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LSU tailback’s curfew relaxed as Outback Bowl looms

[ 0 ] December 18, 2013 |

By Glenn Guilbeau
Gannett Louisiana

BATON ROUGE, La. – LSU tailback Jeremy Hill can now stay out until 11 p.m. instead of 9 p.m., District Judge Mike Erwin ruled on Wednesday at Hill’s probation review hearing.

“Jeremy has been adhering to all the terms of his probation and staying out of trouble,” Hill’s attorney Marci Blaize told Gannett Louisiana. “We requested his curfew be shortened from 9 p.m. to 6 a.m. to 11 p.m. to 6 a.m., and that was granted. Everything went fine, just as we expected. Jeremy has done all the right things.”

Blaize said in court that Hill had trouble going to movies or to a late dinner by 9 p.m.

“He ought to be in the film room,” smiled Erwin, who could have sentenced Hill to six months of jail time last July 12 for misdemeanor simple battery of a man outside a bar near LSU last April while Hill was on probation for pleading guilty on Jan. 10, 2012, to misdemeanor carnal knowledge of a female juvenile. Erwin instead sentenced Hill to two years of supervised probation, 50 hours of community service and the curfew among other terms.

Erwin was referring to game film as the No. 14 Tigers (9-3) are preparing to play Iowa (8-4), which has one of the best defenses in the country, on Jan. 1 in the Outback Bowl in Tampa, Fla. An LSU graduate, Erwin also brought up LSU football when he sentenced Hill in July.

LSU running back Jeremy Hill. (USA TODAY Sports photo)

LSU running back Jeremy Hill. (USA TODAY Sports photo)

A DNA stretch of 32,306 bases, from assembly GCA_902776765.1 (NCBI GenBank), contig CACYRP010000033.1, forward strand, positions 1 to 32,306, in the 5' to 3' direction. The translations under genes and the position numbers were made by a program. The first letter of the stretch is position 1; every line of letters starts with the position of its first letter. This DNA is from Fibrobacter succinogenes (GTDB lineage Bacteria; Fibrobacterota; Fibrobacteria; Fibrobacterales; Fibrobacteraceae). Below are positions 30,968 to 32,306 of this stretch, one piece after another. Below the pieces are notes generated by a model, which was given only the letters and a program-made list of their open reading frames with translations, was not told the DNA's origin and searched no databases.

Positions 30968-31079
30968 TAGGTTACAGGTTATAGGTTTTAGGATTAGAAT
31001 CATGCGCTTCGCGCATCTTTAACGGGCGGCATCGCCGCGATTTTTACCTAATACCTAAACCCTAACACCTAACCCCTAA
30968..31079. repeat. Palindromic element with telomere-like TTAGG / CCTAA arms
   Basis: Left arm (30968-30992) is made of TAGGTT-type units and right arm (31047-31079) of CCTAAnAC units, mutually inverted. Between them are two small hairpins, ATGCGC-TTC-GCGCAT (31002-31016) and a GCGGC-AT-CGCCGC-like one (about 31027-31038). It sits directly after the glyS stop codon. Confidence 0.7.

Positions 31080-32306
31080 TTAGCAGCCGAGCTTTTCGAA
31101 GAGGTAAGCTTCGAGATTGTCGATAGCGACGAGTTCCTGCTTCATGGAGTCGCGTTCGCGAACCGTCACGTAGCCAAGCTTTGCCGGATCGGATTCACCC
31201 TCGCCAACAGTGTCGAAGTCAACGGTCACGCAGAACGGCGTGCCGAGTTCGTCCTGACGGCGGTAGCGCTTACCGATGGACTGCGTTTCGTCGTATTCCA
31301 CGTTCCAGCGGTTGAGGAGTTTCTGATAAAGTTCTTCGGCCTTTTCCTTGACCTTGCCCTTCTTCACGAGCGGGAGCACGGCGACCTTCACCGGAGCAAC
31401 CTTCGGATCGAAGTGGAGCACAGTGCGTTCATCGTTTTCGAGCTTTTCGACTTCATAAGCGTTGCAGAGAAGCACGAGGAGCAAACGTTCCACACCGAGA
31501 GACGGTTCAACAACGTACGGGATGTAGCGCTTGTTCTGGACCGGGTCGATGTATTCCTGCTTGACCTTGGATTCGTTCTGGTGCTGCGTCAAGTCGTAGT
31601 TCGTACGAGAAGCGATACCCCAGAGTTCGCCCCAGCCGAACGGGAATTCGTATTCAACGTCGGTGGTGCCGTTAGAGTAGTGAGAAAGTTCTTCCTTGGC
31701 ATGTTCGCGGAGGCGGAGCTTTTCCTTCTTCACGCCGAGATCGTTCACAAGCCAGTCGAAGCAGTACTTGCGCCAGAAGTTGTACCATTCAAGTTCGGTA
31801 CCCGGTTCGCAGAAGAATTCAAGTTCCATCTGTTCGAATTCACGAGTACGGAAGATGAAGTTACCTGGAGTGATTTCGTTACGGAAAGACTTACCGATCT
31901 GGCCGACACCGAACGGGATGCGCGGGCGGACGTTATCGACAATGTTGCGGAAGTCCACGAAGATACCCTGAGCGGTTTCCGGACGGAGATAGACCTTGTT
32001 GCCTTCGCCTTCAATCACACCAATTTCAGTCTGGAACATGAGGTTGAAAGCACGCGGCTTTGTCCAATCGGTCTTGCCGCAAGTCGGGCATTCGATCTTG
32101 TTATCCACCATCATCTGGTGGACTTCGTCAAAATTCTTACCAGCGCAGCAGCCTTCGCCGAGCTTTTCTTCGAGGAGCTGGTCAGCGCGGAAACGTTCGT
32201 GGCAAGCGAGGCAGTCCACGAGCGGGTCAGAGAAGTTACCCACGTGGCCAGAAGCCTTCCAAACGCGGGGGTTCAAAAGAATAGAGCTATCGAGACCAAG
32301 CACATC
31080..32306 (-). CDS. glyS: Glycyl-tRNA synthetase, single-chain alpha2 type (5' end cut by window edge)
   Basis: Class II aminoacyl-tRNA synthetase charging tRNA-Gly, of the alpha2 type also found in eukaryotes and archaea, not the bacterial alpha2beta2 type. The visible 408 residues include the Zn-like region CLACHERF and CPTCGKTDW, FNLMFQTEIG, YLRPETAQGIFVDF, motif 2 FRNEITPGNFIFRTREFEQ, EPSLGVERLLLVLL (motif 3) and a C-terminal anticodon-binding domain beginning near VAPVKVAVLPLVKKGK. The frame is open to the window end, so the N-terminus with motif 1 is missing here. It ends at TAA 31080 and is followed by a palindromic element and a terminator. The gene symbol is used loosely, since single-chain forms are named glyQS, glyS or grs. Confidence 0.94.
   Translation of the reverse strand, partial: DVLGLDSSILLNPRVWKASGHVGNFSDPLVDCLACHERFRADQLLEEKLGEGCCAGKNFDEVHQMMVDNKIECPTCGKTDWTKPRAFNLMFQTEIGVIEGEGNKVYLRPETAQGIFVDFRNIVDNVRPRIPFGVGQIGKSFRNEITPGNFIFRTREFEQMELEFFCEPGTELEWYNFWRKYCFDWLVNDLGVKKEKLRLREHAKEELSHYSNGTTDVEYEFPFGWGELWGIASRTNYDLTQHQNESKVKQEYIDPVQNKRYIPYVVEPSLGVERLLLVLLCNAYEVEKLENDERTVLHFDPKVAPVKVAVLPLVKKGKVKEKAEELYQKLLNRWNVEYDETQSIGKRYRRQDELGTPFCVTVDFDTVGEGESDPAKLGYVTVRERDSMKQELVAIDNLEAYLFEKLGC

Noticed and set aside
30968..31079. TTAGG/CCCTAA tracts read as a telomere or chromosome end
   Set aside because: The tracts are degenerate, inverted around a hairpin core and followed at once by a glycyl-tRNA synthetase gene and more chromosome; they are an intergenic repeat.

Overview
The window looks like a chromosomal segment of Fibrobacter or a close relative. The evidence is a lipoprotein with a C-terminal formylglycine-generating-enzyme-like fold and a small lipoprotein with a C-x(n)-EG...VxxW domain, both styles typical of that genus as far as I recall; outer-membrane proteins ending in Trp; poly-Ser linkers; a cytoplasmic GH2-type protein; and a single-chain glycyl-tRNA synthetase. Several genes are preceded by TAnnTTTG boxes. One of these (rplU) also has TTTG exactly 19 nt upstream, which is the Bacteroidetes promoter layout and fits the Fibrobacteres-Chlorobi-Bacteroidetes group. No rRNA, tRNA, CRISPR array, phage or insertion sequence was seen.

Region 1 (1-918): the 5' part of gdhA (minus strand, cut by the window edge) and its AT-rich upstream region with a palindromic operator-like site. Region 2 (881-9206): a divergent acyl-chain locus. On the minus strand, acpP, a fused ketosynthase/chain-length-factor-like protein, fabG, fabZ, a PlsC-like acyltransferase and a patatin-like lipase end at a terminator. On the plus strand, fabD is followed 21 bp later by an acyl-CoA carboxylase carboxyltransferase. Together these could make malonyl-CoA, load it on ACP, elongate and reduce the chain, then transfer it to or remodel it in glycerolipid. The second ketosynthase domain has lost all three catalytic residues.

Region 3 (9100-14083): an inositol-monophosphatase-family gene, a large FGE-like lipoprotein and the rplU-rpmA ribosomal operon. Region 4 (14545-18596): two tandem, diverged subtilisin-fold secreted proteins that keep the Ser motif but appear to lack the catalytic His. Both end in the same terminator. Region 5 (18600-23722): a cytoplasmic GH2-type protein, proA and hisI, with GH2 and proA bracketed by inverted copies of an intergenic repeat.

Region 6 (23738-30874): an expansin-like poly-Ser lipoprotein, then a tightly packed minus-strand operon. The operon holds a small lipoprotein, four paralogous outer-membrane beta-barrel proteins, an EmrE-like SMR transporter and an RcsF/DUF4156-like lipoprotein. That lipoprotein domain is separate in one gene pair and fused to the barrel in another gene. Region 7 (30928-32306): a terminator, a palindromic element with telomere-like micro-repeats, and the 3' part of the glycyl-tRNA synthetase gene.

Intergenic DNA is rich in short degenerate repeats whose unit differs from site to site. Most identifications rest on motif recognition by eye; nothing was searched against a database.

Hill went on to another stellar season in 2013 as he was named to the first unit of the All-Southeastern Conference team last week after finishing second in the league in rushing with 1,185 yards in just 10 complete games. He was suspended by LSU coach Les Miles for the season opener and for the first quarter of the second game in light of the second arrest and his second guilty plea in 18 months. Hill has also stayed out of trouble since the second arrest on the simple battery charge in April. He was arrested on the carnal knowledge charge by Baton Rouge Police in January of 2011 for an incident that occurred in December of 2010 at Baton Rouge’s Redemptorist High School, where Hill was a star tailback. LSU had planned to sign Hill in February of 2011, but that changed after Hill’s arrest, and he sat out the 2011 season before signing with LSU in January of 2012. He led the Tigers in rushing in the ’12 season with 755 yards and set a school freshman record with 12 touchdowns in 11 games.

Hill has also done well in school and in his personal life, Blaize said. Hill, who was at the hearing, reiterated that after practice Wednesday night.

“I’ve been a 3.0 student since I’ve been here,” he said. “I think I’ve matured so much from last year from just being a freshman and kind of doing what most freshmen do – trying to enjoy the college experience and partying and doing all that stuff. I think that was just too much. I did too much of that last year. I’ve matured so much just between that time and where I am now. I’m just moving forward with the rest of my life. I’ve been involving myself with the community as well. Those are the things that are going to get you far in life – not the partying and just doing all the childish things that I’ve done in the past.”